Women’s Euro 2025 qualifiers: Fixtures, groups and results

England are the defending Women’s Euros champions – Reuters/Lisi Niesner

The Women’s Euro 2025 qualification period to determine the 15 teams who will join hosts Switzerland at next year’s tournament is underway.

England have been drawn in the toughest qualifying group. The defending champions will still be expected to progress but an opening 1-1 draw with Sweden at Wembley was not the best start. They bounced back four days later, however, with an away win against the Republic of Ireland.

England’s Euro 2025 qualifying fixtures

England face France, Sweden and the Republic of Ireland, home and away, across three international windows over the next four-and-a-half months.

The sides who finish outside the top two, and therefore do not qualify automatically, will contest play-offs over two rounds of two-legged ties across two windows in the autumn of 2024.

Friday, April 5
England 1 Sweden 1, Wembley

Republic of Ireland 0 England 2, Aviva Stadium

Friday, May 31
England vs France, St James’ Park, 8pm

Tuesday, June 4
France vs England, Stade Geoffrey-Guichard, TBC

Friday, 12 July
England vs Republic of Ireland, Carrow Road, 8pm

Tuesday, 16 July
Sweden vs England, TBC

How to watch

All England matches will be televised by ITV Sport.

Other key dates

Oct 21-29
Either Euro 2025 qualifying play-offs (if needed) or friendlies

Nov 25-Dec 3
Either Euro 2025 qualifying play-offs final round (if needed) or friendlies

Dec 16
Draw for Euro 2025

Who are England’s group opponents


Frequently tipped for greatness but so far proving to be perennial underachievers at major tournaments.

Managed by Hervé Renard, who famously oversaw Saudi Arabia’s shock victory against Argentina at the men’s 2022 World Cup in Qatar, they reached the quarter-finals at the Women’s World Cup last year but lost on penalties to co-hosts Australia. France were also the runners-up in the inaugural Women’s Nations League last month.

They have a team littered with stars from Paris St-Germain and the record eight-times Women’s Champions League winners Lyon, and have a strong head-to-head record against England historically.
Key player: Kadidiatou Diani (forward, Lyon)
Results so far: France 1 Republic of Ireland 0; Sweden 0 France 1


Regulars in the latter stages of major women’s tournaments and silver medallists at the past two Olympic Games, Sweden are a giant presence in global women’s football and finished third at 2023’s World Cup.

They were comprehensively undone by England at Bramall Lane in the Euros semi-finals in 2022 but remain a formidable team.

The Swedes, surprisingly, only finished third in their Nations League group last autumn, largely because of a costly away defeat against Switzerland – and that is why they found themselves in Pot Three for the draw.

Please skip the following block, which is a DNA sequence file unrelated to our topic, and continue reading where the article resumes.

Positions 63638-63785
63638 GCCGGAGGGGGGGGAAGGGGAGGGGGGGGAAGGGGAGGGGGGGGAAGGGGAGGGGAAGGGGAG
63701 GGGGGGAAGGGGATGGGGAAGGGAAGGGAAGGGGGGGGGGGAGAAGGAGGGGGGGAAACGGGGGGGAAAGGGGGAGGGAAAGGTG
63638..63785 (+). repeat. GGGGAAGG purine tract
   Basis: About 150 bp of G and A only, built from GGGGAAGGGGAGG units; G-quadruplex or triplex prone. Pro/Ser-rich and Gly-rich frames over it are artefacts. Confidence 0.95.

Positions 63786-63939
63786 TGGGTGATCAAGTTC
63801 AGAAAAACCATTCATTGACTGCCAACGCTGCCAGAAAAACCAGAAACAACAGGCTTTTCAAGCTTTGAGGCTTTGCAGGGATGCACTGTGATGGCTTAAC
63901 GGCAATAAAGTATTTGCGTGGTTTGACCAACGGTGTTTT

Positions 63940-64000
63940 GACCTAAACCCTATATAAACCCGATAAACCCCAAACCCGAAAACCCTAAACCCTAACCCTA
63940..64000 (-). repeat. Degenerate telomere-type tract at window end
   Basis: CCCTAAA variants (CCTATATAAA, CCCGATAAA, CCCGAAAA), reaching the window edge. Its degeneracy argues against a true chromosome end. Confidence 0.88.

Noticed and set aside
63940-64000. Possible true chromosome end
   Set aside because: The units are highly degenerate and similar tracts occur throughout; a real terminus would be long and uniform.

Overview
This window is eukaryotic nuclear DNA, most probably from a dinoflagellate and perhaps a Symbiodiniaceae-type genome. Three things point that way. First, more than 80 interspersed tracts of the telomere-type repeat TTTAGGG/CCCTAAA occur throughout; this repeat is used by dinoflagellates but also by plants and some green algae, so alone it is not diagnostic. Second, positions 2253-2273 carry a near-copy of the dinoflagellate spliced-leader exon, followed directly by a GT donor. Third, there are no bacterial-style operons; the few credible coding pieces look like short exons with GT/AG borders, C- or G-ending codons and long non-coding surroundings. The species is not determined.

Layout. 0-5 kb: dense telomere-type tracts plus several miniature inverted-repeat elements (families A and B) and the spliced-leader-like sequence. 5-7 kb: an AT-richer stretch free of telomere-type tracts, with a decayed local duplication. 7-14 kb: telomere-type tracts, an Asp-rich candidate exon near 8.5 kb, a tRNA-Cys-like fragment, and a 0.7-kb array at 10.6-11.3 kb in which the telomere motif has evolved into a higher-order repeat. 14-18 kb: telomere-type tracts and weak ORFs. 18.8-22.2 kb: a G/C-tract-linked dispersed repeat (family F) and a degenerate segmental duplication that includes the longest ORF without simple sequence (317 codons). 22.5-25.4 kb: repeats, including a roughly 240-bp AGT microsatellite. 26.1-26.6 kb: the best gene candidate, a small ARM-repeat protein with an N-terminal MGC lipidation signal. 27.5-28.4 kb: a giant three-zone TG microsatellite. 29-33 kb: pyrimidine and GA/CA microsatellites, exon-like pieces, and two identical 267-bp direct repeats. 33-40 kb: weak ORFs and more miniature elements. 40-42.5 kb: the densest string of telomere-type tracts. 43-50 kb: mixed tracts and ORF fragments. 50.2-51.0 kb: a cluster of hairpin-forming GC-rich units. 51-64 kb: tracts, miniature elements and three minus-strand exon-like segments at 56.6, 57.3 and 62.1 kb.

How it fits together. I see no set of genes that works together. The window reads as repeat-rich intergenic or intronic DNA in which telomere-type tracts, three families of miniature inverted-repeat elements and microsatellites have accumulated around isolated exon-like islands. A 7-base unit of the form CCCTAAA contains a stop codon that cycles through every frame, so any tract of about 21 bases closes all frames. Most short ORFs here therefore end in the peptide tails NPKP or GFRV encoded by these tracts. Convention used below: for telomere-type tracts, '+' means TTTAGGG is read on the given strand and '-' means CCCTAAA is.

Key player: Stina Blackstenius (striker, Arsenal)
Results so far: England 1 Sweden 1; Sweden 0 France 1

Republic of Ireland

The Irish are entering a new era under head coach Eileen Gleeson. She has replaced Vera Pauw, whose four-year reign ended after last summer’s World Cup when the Republic of Ireland went out in the group stages.

In her six Nations League matches in charge, Gleeson oversaw an impressive six wins from six in League B to earn promotion to League A for this latest cycle. That saw them beat Albania, Hungary and Northern Ireland twice each. However, they will go into this League A campaign as major underdogs against three of the world’s top five-ranked sides.
Key player: Katie McCabe (left-back/winger, Arsenal)
Results so far: France 1 Republic of Ireland 0; Republic of Ireland 0 England 2

How does qualifying work?

Three of the world’s top-five ranked sides are in Group A3 – France (third), England (fourth) and Sweden (fifth), along with the Republic of Ireland (24th) – but only the top two sides will be guaranteed automatic qualification for next summer’s tournament in Switzerland.

England’s chances of qualifying for Euro 2025 – and defending the title – remain relatively strong overall, however, because the new format means the third- and fourth-placed teams in their group will take part in play-offs as a back-up route to the finals.

The qualification process has been merged with the Women’s Nations League, which began in 2023. England are in League A and therefore were guaranteed to face strong sides in qualifying, while teams in Leagues B and C cannot qualify for the Euros automatically and can only hope for play-off spots at best.

Full qualifying draw

League A

  • Group A1: Netherlands, Italy, Norway, Finland

  • Group A2: Spain, Denmark, Belgium, Czech Republic

  • Group A3: France, England, Sweden, Republic of Ireland

  • Group A4: Germany, Austria, Iceland, Poland

League B

  • Group B1: Switzerland, Hungary, Turkey, Azerbaijan

  • Group B2: Scotland, Serbia, Slovakia, Israel

  • Group B3: Portugal, Bosnia and Herzegovina, Northern Ireland, Malta

  • Group B4: Wales, Croatia, Ukraine, Kosovo

League C

  • Group C1: Belarus, Lithuania, Cyprus, Georgia

  • Group C2: Slovenia, Latvia, North Macedonia, Moldova

  • Group C3: Greece, Montenegro, Andorra, Faroe Islands

  • Group C4: Romania, Bulgaria, Kazakhstan, Armenia

  • Group C5: Albania, Estonia, Luxembourg

When are the 2025 Euros taking place?

The 16-team tournament will run from July 2-27, 2025.

Where is the 2025 tournament being hosted?

Switzerland are the host country after beating off competition from Poland, France and jointly Denmark/Finland/Norway/Sweden.

Who are the defending champions?

England are the defending champions after lifting the trophy on home soil in 2022.

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